Chris Knipp Writing: Movies, Politics, Art


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PostPosted: Fri Jan 20, 2012 5:37 pm 
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GINA CARANO IN HAYWIRE

Cold, incomprehensible actioner in love with its own hipness

Haywire focuses on a female black ops specialist who gets inexplicably double-crossed. This premise leads to an economically staged series of confrontations, chases, capers, and hand-to-hand battles attractively shot on location in Spain, Ireland, and the United States. Despite their adeptness these sequences very soon begin to drag, however, because we don't really know what's going on. The action may serve little ultimate purpose except to show how cut off from the audience Steven Soderbergh can be sometimes. And this becomes a further example, if one was needed, of why the Bourne movies work and ersatz versions missing the essential Bourne elements don't. The title Haywire suggests a madcap Sixties caper mood that is quite lacking. If fact this movie is soulless and numbing.

As Mallory Kane, the lead character, Soderbergh has used Gina Carano, a mixed martial arts specialist and American Gladiators competitor who has never acted before. She is pretty in a busty, lock-jawed, faintly Julia Stiles-ish kind of way and in the fights she's fine. But when it comes to acting she's a zero. With her a series of good and one or two not-so-good actors get to do nothing much, perhaps so as not to make Ms. Carano look too bad. Her best partner is Channing Tatum as Aaron, one of her colleagues, who is, as usual, bull-necked and lumpish, and so a good match for the female lead.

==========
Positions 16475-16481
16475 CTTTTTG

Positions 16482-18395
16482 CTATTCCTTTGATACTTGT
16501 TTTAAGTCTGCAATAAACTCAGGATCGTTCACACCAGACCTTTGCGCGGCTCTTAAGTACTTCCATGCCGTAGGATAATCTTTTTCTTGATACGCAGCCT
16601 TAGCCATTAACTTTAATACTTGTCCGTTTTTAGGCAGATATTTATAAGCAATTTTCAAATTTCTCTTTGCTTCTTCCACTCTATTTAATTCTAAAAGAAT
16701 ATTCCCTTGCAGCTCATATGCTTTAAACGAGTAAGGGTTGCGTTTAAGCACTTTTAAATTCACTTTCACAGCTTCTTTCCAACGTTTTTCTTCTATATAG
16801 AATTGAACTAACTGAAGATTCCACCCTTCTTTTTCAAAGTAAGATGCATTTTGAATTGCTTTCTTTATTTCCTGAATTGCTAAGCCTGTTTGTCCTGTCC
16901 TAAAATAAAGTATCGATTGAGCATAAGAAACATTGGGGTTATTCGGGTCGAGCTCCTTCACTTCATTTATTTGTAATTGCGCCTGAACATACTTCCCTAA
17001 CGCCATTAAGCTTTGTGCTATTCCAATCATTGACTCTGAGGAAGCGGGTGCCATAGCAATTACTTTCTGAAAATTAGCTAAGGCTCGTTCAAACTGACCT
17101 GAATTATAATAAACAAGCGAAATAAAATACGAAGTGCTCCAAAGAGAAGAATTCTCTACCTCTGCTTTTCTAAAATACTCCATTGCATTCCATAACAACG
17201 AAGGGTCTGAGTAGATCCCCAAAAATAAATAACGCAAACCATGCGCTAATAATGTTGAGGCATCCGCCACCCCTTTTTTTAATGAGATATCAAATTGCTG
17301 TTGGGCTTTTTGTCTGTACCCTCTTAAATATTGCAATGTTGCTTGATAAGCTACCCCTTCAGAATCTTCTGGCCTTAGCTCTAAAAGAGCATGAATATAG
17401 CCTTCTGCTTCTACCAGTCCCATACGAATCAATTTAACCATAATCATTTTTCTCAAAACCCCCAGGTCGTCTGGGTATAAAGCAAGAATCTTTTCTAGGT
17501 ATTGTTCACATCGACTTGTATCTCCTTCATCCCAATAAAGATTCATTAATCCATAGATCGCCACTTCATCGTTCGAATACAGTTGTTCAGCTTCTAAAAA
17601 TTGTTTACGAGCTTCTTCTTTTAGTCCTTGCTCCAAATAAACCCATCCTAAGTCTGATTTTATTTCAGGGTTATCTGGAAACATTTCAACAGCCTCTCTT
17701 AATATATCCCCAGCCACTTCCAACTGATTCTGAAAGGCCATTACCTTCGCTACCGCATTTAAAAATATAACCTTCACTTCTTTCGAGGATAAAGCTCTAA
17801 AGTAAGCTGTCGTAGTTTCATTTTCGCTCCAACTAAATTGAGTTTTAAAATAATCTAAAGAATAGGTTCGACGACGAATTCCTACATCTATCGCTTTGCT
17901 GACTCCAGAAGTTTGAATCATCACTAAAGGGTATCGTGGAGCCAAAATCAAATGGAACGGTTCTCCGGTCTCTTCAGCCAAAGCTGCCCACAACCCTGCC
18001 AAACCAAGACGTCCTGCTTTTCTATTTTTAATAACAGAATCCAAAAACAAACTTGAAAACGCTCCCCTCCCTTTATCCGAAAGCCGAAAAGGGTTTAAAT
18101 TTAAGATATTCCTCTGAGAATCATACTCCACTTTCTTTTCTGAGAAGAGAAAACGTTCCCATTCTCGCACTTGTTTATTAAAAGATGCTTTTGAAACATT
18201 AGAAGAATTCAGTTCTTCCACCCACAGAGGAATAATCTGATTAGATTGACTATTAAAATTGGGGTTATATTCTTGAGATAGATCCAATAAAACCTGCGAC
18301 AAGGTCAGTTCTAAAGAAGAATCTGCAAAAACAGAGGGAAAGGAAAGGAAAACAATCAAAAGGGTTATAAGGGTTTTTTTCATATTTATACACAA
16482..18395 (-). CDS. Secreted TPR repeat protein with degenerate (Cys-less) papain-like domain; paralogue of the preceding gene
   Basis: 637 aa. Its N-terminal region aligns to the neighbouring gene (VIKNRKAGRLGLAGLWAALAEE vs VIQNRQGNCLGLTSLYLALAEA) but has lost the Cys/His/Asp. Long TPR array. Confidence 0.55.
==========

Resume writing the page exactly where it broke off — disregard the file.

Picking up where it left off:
The movie's opening, a road house brawl between Mallory and Aaron, seems to have grindhouse roots that promise gutsy action. This scene is inarticulate, but dimly partakes of the immortal diner sequence in Pulp Fiction. (If there is a Tarantino influence, though, it's ill used.) When Aaron is down for the count, Mallory runs off with a young man called Scott whose car she commandeers. This gives the sympathetic but underused Michael Angarino, who plays the baffled and thrilled Scott, a brief sequence to shine in.

This frantic drive in Scott's car with cops soon in pursuit and followed up by evil agents posing as feds is used as the bare pretext for an almost unintelligible set of flashbacks as Mallory inexplicably recounts recent events in her life to Scott and orders him to remember its key names: Aaron, Kenneth, Rodrigo, Russbourne, Zhang. It's as if to tell us to pay attention. But the way flashbacks are sliced and diced reflects a contempt for us and a need to cover up the lack of coherent plot.

During this lengthy, baffling rehash it emerges that Kenneth (a bland and unsexy Ewan McGregor) has been both Mallory's black ops handler and her one-time lover, as was, in Barcelona, her diner sparring partner Aaron. Kenneth hired Mallory out to the feds for an operation to free a Chinese dissenter called Zhang in Barcelona, with a then amorous Aaron involved. Something goes wrong but as soon as that is over Kenneth persuades Mallory to go to Dublin to play the wife of Paul (Michael Fassbender, elegant but not so convincing as a hand-to-hand fighter). In Dublin things go even more wrong. Behind Paul, apparently, is Roderigo, played by a bearded, mumbly Antonio Banderas. And behind Paul and Roderigo there is an unsavory French guy called Studer (Matthieu Kassowitz, in a walk-on). These actors and their characters appear to have no logical connection to the roles they play in the story, and the power lines emerge only dimly.